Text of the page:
The Exploration of Cosmic Rays and the Expertise of Scintillators

Carly Rowe, Megan Kocher & Westly Roth, “The Exploration of Cosmic Rays and the Expertise of Scintillators”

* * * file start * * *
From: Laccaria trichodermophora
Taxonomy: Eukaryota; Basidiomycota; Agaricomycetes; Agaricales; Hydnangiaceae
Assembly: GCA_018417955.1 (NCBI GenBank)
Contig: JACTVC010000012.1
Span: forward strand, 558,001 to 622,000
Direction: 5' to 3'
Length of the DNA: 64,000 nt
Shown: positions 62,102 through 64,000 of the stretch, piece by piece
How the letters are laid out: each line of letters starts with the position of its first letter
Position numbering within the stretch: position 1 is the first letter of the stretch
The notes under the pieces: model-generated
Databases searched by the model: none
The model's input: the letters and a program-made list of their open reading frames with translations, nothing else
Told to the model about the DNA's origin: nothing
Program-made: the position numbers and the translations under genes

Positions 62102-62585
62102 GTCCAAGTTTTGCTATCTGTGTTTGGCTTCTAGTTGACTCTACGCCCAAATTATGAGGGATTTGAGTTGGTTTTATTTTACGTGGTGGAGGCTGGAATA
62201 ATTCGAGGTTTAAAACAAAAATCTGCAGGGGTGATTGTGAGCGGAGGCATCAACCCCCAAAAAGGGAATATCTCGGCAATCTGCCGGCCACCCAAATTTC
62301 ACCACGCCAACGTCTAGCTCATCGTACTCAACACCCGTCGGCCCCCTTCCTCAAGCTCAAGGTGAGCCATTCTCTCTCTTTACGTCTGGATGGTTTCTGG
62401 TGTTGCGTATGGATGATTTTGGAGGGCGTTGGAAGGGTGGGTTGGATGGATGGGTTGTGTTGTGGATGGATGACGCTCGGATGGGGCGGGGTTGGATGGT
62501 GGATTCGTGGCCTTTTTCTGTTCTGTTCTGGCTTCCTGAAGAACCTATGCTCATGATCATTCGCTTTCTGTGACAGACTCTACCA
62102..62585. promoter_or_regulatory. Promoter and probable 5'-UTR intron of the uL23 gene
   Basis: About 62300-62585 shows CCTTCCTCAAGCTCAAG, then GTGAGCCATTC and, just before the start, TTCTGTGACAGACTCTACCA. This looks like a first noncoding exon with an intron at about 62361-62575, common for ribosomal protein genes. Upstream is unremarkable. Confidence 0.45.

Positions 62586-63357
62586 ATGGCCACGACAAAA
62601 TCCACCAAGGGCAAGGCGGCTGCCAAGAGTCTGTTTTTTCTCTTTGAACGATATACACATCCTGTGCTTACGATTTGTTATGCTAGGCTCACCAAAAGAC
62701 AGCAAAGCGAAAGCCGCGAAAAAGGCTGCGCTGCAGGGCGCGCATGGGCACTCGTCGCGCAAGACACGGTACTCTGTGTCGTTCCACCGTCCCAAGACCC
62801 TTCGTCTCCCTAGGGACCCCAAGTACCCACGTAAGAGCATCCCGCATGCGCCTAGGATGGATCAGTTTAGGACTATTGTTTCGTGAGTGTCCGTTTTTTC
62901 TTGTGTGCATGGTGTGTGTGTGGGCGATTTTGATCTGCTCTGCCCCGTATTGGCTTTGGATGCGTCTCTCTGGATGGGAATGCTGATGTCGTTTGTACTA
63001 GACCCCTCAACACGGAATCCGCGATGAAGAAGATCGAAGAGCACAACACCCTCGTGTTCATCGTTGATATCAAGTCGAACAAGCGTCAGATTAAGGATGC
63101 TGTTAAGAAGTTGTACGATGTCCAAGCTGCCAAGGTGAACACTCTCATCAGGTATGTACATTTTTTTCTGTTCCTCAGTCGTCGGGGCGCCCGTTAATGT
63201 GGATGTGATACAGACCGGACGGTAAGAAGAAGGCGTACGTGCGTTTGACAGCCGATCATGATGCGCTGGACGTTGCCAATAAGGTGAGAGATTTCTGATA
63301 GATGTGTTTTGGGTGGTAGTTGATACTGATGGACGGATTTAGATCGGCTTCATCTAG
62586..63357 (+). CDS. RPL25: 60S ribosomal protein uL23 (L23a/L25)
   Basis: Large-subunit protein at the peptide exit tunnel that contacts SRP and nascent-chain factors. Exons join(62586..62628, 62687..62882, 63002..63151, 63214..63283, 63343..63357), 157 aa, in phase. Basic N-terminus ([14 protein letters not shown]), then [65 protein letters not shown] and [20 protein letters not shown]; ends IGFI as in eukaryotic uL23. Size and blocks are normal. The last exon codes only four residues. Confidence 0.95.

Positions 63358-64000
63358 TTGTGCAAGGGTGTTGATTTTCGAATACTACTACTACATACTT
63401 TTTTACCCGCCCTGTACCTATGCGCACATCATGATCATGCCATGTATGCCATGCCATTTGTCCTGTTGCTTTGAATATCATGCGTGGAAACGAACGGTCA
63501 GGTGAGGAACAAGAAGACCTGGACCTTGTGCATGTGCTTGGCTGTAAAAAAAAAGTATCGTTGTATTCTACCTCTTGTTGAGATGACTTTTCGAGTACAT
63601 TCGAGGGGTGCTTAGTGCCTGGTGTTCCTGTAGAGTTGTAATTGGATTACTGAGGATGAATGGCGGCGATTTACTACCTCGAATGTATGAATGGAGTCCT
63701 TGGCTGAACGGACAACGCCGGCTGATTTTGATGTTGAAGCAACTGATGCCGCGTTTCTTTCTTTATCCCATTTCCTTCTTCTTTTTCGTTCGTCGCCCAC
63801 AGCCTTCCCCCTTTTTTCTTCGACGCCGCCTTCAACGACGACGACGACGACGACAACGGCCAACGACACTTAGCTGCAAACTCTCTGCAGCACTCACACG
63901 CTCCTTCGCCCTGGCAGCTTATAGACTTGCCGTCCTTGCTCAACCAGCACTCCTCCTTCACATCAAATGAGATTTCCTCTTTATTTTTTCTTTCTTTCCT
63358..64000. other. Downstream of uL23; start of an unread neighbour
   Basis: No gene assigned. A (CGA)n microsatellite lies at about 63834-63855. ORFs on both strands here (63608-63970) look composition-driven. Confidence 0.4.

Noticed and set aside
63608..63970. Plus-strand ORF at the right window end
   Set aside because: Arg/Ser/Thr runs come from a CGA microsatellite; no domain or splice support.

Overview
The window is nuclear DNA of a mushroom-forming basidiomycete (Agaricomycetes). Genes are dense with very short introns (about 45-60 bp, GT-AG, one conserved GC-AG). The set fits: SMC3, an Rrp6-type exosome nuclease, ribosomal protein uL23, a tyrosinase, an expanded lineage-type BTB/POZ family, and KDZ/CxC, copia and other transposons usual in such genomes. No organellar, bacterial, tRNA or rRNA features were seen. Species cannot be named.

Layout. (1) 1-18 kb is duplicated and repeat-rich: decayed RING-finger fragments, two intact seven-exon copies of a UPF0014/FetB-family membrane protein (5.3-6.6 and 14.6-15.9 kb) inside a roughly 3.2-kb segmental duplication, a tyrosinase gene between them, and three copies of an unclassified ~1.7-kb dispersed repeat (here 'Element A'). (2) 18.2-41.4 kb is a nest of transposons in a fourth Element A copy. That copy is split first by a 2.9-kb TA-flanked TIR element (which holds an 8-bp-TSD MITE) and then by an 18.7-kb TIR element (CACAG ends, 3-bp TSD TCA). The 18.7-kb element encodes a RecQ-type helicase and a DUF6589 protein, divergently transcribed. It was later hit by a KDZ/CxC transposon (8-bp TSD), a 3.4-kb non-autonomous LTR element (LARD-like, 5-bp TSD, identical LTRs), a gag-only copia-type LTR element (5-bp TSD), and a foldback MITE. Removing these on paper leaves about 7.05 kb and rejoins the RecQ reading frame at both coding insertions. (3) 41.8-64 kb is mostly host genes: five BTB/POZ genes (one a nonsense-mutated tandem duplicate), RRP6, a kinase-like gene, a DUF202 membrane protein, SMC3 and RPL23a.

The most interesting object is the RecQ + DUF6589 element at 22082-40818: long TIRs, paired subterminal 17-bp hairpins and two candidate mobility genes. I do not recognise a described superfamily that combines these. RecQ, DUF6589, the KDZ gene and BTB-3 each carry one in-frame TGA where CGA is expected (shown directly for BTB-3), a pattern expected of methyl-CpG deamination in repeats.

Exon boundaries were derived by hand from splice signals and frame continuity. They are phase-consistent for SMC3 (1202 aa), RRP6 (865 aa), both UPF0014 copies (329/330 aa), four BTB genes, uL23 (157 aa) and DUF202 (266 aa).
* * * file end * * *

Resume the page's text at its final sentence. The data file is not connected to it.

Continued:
Using a scintillator in order to accurately determine the number of high energy particles per time related to the altitude of the atmosphere. Cosmic rays are high energy (GeV/nuclei range) particles that travel at relativistic speeds (near the speed of light). The particles ranging from 1 GeV to 10 GeV originate from the sun, the particles ranging from 10 GeV to 106 GeV originate from high energy bodies in our galaxy such as supernovas and pulsars. These particles are important to understand because they are one of the most threatening phenomena in space, for they threaten the life of equipment and astronauts. In addition, building cheaper detectors will aid in future studies in pulsars and supernovas from our location in the galaxy. Furthermore, the increasing exposure will narrow down our understanding of solar wind emissions. High energy particles are regularly invisible requiring special detection equipment. Scintillators are currently the most common way to detect high energy particles; a scintillator is generally a clear plastic or crystal. High energy particles enter the scintillator at relativistic speeds and the particle loses energy due to resistance via obstruction. As the particle continues through the scintillator energy is transferred to the atoms in the scintillator through laws of quantum physics. The energy gained by the scintillator is emitted as photons. When the photon reaches the detector, they are then counted. Along with the detections, we will be measuring time and cross referencing to altitude as recorded through Inertial Measurement Unit (IMU). From these detectors, we will be able to take our data and determine if we are able to accurately measure the number of particles with the energy, we expected them to be at a certain altitude. We have two designs currently. Our first design uses multiple scintillators and the only detection required is the number of photons detected from each scintillator. Our second design includes only one scintillator and the detector required must have a high energy resolution in order to differentiate between photos emitted from high energy particles and photons from low energy particles. The final result in our design will be dependent on budgeting.

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